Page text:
The eighth-grade girls cried after last night’s spring musical. They are onto something.
I wrote the following on a notecard, on a plane, about eight years ago, flying east to my father’s deathbed. I’ve carried it with me ever since, suspecting I would one day put it somewhere. And so I’ll put it here, yesterday’s bouquet.
“This is the end of us,” Georgia says, pointing to the airport out the window. She means this is the end of our ride to the airport or this is the end of our time together before I get on the plane. Or what does she mean? It could be anything. It could be everything. It is so completely true. It is always the end of us.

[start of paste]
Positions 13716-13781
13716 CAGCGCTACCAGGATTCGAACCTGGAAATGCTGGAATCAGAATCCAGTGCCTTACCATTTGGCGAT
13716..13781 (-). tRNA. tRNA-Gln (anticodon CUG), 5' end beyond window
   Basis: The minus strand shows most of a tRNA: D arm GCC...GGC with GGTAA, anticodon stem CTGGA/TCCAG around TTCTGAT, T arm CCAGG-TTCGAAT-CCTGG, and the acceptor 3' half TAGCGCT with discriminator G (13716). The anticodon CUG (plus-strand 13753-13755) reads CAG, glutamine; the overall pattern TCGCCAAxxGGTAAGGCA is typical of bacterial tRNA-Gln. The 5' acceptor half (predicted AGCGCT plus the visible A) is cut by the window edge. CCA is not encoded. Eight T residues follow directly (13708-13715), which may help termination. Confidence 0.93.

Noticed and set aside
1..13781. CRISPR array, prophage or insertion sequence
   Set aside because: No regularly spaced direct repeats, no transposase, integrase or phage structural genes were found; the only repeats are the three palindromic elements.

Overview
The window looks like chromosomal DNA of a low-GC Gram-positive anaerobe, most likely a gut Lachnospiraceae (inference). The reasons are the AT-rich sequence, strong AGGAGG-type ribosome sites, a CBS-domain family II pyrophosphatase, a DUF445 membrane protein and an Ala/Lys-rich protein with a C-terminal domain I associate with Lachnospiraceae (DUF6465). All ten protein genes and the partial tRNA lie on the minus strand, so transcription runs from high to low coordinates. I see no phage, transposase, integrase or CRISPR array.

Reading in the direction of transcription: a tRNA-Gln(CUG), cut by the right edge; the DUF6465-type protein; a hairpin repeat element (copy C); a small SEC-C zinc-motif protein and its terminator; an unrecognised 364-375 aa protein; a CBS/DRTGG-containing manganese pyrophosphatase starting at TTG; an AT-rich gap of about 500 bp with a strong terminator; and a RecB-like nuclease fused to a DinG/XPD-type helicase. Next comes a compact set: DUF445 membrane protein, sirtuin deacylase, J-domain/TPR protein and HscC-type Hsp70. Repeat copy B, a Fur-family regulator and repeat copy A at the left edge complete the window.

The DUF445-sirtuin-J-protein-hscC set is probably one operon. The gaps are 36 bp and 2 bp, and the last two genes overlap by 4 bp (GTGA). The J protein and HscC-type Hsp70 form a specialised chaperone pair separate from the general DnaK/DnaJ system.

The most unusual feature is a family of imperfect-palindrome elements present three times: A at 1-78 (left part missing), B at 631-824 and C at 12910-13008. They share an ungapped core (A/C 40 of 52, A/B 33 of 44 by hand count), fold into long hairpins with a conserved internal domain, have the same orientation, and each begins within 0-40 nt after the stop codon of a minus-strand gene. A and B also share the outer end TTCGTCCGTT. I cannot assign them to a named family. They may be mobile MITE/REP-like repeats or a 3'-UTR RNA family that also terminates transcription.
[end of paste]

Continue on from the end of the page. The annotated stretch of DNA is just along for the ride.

“You be sure to go to the toy store and buy Georgia a Barbie today — a wedding Barbie!” I wag my finger in mock lecture to my husband. A wedding Barbie is proof of heaven to this six-year-old. Georgia brightens in the midst of the abyss. I need her to. She is onto something that I dare not face.